The Birth and Death of Stars

Stars come and go, or so they say. The most spectacular exit from the cosmic stage is by a supernova. Astronomers have several ideas on how stars make their exits, but nobody has actually seen a star form.

Galaxy NGC 2525 with supernova SN 2018gv - NASA, frame effect by Big Huge Labs
Galaxy NGC 2525 with supernova SN 2018gv
Credits: NASA, ESA, and A. Riess (STScI/JHU)
and the SH0ES team;
acknowledgment: M. Zamani (ESA/Hubble)
Modified at Big Huge Labs (usage does not imply endorsement of site contents by anyone)
Sure, secular astronomers and cosmologists make claims that there are "stellar nurseries" and such, but those are based on presuppositions of cosmic evolution. Biblical creationists know that God created the stars during Creation Week, and some creationists think that it may be possible for a star to form because God also created the laws of physics, elements, and all, but that would not really be a big deal. There is no empirical evidence of stars forming. Because creation is running down, we have seen and will continue to see stars expiring.
Well, there goes another star, disappearing into the night as if it had never existed. For an entire year, Hubble scientists used the space telescope to record snapshots of SN 2018gv—a supernova (SN) or exploded star. Experts then edited those images into a NASA video showing the fast fading of the supernova. It’s hard not to wonder, given the astronomical number of stars in the night sky, why we witness more stars fade than form. For that matter, has anyone ever seen a star form?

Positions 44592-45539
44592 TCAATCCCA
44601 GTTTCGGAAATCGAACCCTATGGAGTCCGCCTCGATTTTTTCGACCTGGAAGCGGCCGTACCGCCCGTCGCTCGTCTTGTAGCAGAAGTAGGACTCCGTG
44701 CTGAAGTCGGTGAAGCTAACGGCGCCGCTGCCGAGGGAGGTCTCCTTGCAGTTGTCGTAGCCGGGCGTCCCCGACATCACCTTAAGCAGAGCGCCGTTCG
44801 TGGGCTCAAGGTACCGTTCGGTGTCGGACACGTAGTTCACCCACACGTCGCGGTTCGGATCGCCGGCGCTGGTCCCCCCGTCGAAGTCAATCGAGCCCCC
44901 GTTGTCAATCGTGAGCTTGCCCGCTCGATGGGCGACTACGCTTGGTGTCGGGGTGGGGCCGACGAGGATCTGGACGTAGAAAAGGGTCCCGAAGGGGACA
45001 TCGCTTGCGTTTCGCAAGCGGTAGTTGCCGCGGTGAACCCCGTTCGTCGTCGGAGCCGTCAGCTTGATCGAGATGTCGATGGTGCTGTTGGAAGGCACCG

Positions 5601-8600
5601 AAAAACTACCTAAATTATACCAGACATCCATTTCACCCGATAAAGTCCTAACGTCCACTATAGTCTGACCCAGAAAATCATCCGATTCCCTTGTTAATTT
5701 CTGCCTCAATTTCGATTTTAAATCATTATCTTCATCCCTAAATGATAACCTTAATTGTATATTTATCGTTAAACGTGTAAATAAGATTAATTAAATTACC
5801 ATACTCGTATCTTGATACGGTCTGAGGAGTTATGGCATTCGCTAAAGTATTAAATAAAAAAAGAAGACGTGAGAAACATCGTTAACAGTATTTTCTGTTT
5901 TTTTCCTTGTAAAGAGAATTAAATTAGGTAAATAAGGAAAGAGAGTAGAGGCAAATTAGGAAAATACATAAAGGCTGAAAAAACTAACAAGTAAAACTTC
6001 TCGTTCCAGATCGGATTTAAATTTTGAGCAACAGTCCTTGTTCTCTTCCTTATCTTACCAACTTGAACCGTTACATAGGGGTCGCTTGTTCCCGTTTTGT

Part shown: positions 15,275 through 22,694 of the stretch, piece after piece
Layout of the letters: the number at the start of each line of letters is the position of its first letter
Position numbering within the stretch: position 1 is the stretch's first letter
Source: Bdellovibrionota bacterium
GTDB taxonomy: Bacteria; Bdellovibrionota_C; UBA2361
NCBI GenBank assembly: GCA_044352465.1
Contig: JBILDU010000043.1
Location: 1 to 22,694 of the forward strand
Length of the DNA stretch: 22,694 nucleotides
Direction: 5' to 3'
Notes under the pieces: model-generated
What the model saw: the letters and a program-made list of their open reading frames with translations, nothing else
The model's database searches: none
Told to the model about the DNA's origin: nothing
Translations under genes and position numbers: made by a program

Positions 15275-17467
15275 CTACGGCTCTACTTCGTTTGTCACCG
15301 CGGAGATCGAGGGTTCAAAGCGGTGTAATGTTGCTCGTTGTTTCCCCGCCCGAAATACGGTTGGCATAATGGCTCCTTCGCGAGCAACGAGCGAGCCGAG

Koichi Itagaki, an amateur astronomer, first found the exploding star SN 2018gv as a super-bright spot amid spiral galaxy NGC 2525 in January 2018.1 Professional astronomers then trained the Hubble Space Telescope onto the fast fading object. Reporting on the new video, NASA news described the fading process:

If you've taken a shine to this article, the rest can be found at "A Supernova and the Scripture".